Analysis of food contaminants using GCMS/MS
Shimadzu GCMS-TQ8050 NX outperforms in analysis of EtO and 2-CE in sesame seeds
Ethylene oxide (EtO) is heavily used in the food industry because of its high diffusivity and strong penetrating properties, making it very effective in the disinfestation and/or disinfection of dry food commodities. However, EtO is highly dangerous to people, and it is essential to quantify the amount of EtO in food matrices. Tests of EtO and 2-CE trace levels in sesame seeds using the Shimadzu GCMS-TQ8050 NX with AOC-20i liquid autosampler and HS-20 NX dynamic headspace sampler outperformed both liquid injection techniques and current regulatory limits.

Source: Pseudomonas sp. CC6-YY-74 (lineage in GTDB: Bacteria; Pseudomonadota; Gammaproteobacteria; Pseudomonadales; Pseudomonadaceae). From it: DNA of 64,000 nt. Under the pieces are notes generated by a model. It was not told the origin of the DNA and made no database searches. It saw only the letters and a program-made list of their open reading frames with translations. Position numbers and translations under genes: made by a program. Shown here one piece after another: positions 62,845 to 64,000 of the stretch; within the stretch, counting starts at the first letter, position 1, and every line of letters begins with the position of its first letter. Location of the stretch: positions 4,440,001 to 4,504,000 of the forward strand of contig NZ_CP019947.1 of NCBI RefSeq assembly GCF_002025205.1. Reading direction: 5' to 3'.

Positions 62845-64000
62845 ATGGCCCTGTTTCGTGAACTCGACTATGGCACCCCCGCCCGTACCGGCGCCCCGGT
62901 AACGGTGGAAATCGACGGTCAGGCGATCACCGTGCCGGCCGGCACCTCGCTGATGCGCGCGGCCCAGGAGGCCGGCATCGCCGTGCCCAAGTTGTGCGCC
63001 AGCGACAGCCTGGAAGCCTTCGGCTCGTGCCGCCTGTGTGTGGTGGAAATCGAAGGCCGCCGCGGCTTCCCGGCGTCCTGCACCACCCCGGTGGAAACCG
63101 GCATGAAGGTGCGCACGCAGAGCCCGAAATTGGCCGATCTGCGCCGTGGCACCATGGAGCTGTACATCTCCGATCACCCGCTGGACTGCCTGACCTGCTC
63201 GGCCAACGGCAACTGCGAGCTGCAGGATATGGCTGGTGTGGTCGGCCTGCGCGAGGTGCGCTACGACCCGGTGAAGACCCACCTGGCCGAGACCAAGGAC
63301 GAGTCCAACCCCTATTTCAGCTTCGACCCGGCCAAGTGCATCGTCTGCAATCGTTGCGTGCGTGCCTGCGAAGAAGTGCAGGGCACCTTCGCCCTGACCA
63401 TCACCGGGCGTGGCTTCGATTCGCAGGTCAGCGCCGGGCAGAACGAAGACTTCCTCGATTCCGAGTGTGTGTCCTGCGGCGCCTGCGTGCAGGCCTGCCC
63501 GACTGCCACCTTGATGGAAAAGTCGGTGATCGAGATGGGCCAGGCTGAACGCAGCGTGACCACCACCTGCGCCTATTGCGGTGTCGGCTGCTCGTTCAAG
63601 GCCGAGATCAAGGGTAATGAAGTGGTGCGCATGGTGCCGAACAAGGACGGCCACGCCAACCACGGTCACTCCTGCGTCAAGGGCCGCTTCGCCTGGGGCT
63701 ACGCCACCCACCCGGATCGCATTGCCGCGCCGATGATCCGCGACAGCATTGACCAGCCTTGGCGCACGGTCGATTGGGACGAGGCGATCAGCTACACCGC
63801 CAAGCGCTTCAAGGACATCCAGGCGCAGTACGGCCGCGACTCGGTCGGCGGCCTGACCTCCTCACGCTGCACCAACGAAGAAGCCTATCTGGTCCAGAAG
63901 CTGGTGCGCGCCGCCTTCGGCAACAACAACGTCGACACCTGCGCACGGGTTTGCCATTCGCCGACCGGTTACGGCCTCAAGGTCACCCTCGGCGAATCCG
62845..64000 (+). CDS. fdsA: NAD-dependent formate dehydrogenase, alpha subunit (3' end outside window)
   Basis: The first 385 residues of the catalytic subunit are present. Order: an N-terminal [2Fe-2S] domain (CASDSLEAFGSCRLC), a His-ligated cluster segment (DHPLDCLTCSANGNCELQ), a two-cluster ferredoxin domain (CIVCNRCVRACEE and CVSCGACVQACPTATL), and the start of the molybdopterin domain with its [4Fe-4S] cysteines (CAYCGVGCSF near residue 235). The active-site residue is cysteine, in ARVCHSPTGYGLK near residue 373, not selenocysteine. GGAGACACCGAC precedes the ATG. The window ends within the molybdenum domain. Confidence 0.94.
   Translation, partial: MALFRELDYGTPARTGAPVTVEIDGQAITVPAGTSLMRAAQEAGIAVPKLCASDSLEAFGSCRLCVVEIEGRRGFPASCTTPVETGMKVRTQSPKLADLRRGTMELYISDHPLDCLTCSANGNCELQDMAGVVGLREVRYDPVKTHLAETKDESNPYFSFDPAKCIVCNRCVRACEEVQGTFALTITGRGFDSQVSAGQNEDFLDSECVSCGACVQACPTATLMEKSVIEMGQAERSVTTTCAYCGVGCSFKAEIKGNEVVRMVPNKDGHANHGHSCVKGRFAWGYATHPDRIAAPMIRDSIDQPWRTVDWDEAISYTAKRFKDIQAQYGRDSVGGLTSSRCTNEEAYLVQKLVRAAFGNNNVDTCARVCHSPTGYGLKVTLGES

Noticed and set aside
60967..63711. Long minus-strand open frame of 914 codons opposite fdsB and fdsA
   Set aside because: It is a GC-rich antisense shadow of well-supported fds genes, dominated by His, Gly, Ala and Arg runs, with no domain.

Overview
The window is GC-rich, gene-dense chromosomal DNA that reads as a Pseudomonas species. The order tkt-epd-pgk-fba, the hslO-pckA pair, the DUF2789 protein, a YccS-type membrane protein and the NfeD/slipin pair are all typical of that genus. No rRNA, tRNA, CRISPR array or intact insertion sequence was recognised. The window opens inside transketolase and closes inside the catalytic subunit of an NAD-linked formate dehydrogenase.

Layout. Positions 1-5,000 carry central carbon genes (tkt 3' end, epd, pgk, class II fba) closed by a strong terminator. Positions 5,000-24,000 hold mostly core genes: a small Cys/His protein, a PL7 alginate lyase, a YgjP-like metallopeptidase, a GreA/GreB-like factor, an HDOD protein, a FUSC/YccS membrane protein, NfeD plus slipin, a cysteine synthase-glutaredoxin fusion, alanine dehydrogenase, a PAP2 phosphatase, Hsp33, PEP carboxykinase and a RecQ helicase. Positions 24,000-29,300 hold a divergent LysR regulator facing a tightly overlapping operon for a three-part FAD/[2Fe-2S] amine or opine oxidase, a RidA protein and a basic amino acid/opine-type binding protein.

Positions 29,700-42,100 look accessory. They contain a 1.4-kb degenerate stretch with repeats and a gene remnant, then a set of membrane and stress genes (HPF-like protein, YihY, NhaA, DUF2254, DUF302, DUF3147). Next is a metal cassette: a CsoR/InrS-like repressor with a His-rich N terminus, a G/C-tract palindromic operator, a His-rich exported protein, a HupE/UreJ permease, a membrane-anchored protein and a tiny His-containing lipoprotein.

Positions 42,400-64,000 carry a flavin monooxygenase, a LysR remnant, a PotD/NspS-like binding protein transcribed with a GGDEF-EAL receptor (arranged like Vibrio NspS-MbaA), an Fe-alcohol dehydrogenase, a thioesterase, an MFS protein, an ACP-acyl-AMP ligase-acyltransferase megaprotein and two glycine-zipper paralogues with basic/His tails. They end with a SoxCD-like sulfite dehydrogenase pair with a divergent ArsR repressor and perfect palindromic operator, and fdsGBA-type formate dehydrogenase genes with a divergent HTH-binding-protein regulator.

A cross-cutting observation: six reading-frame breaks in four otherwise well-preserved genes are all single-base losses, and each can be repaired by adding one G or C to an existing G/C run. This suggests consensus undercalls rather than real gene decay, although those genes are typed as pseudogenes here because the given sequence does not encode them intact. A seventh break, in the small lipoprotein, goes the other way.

Figure 1: GCMS-TQ8050 NX system
a very useful substance…
Ethylene Oxide (EtO, C₂H₄O) is a colourless, flammable gaseous cyclic ether with a slightly sweet smell. It is heavily used in the food industry due to its very strong antibacterial properties.
Its high diffusivity and strong penetration make it very effective
in the disinfection of dry food, almost 10 times more effective than methyl bromide and phosphine.
…and a very toxic and heavily regulated substance
However, EtO is also highly carcinogenic, mutagenic and genotoxic for living beings. As a result, it is heavily regulated. For instance, the EU’s European Chemicals Agency (ECHA) classifies EtO in category 1B and it lists EtO in Health Hazard category 3 regarding its acute toxicity. The US National Institute of Health (NIH) classifies EtO as “known to be a human carcinogen based